Liquid nitrogen is manufactured by the ton for food processing applications such as flash freezing.  At a news conference following the accident, the U. S. Chemical Safety Board Chairman and CEO Katherine Lemos said that the factory receives two or three tank trucks of liquid nitrogen (LN2) every day.  At a temperature of -320 F, liquid nitrogen freezes nearly everything it touches, as long as you have enough of it.  For one summer in my somewhat misspent youth, I worked at a facility that made the frozen cornbread sticks known in the South as hushpuppies.  After being squeezed out of a gizmo that worked like a gang of toothpaste tubes, the sticks were cut up and went through a stainless-steel tunnel about three feet on a side and ten feet long.  By the time they came out they were hard enough to use as a murder weapon, though that never occurred to me at the time. 


Something along the same lines was probably in use at Foundation Foods, only scaled up to handle tons of chicken parts.  With proper ventilation and control of the release rate, liquid-nitrogen flash freezing can be a safe and efficient way of making frozen foods.  But obviously, too much LN2 at once in one place can create major hazards.  If the skin contacts LN2 for more than a second or so, the tissues freeze and create serious burn-like injuries, and if such injuries are extensive it can result in death.  And even people who are not in direct contact with the super-cold liquid can suffocate when it boils and expands by many times to exclude the oxygen in ambient air.


A combination of these hazards ended the lives of six workers at the Foundation Foods plant and injured nine more in one of the most serious cryogenic accidents in recent memory.  The CSB news conference revealed that the freezing system involved had been installed in the last four to six weeks, and tools were found in the vicinity of the system, indicating there may have been a maintenance problem.  Within a short time after the accident occurred, the main shutoff valves from the LN2 tanks outside the building were turned off, limiting the damage.  But by that time a number of serious injuries had been sustained.


Working at a meat-processing plant is no picnic.  The work environment is dictated by microbiologists whose paramount concern is to avoid contaminating the product with bacteria or other pathogens.  Employees must follow strict protocols such as stepping in sanitizing baths before entering certain spaces, wearing clothing to prevent contamination, and enduring long hours of repetitive and strenuous work in windowless, noisy, and often cramped spaces.  Add to these trials the new complications imposed by COVID-19 restrictions on employee spacing and contact, and it is no wonder that meat-processing jobs are not more popular.  But the work is steady and for those who can take it, it is often one of the very few options in rural parts of the country.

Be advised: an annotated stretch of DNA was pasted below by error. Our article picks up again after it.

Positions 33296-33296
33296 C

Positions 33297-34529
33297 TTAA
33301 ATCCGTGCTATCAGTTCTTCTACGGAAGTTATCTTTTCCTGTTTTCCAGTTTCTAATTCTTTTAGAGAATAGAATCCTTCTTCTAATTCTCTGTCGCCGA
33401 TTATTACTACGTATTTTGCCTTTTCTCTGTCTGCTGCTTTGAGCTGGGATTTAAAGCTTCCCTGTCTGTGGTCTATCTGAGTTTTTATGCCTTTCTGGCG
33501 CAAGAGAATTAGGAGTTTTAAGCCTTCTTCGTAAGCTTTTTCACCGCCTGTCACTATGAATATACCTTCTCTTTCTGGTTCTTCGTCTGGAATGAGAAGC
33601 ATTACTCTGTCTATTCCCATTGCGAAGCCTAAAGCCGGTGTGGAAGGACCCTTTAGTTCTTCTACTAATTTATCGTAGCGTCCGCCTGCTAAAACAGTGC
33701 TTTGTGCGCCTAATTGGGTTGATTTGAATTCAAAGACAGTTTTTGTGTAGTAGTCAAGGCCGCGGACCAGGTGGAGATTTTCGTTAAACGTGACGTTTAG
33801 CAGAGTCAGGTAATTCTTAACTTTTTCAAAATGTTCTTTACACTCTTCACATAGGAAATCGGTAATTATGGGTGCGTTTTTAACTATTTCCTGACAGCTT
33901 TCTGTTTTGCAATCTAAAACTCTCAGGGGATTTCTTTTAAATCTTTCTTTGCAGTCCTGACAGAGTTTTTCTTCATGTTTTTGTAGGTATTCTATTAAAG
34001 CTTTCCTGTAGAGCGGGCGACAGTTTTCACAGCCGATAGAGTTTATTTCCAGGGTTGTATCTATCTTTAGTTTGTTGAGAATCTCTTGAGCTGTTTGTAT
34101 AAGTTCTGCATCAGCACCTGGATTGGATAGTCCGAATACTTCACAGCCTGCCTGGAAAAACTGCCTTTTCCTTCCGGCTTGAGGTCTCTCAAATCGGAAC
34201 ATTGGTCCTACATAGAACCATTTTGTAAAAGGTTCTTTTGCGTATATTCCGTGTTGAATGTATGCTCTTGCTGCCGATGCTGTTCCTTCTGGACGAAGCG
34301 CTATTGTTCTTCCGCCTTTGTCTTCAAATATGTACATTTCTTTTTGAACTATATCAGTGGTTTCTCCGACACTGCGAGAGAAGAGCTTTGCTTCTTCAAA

Moving from facts to speculation, it's pretty clear that a whole lot of LN2 got loose at once where it wasn't supposed to be.  A properly designed plant would have had sufficient ventilation to keep ahead of whatever LN2 is released under normal operating circumstances, but could have been overwhelmed if a supply pipe cracked under the stress of extreme cold or a joint came loose. 


In the hushpuppy plant I worked in back in the 1970s, the largest pipe going to the LN2 tunnel might have been an inch in diameter.  If that pipe had broken, there were numerous ways to escape, but all the same, I wouldn't have wanted to try to get out of there in a hurry.  While I didn't particularly enjoy that job, it never occurred to me to worry about the possibility of death by LN2, although the supervisors warned us to be careful when opening up the tunnel to clear a jam, as there might be puddles of LN2 lying around and we shouldn't touch it.


The conditions that some of our lowest-paid workers endure in the U. S. would surprise many people.  As news reports noted, we never get to see news footage of conditions inside meat-processing plants.  We buy inexpensive frozen chicken at my house, but I rarely give a thought to the conditions under which it was packed, despite having worked in the industry briefly and taken a tour of an Idaho hamburger plant in connection with some technical work.  The tour convinced me never to accept another such invitation again. 


The Bureau of Labor Statistics says that the average hourly wage of animal slaughtering and processing workers in the U. S. is $13.76.  If the Biden administration succeeds in passing a national $15-an-hour minimum-wage law, that will significantly alter the economics of frozen chicken manufacturing, perhaps pushing it outside the country altogether.  Would that be a good thing?  Would you rather have a lousy uncomfortable dangerous job, or no job at all?  Six of the employees of Foundation Foods are now beyond such concerns, but for the sake of the others in such plants across the country, I hope both the wages and the working conditions improve after we learn what went wrong in Gainesville.


Sources:  I used material from Atlanta's 11Alive TV station at, which includes 911 calls and the CSB news conference.  I thank my wife Pam for pointing out this story to me.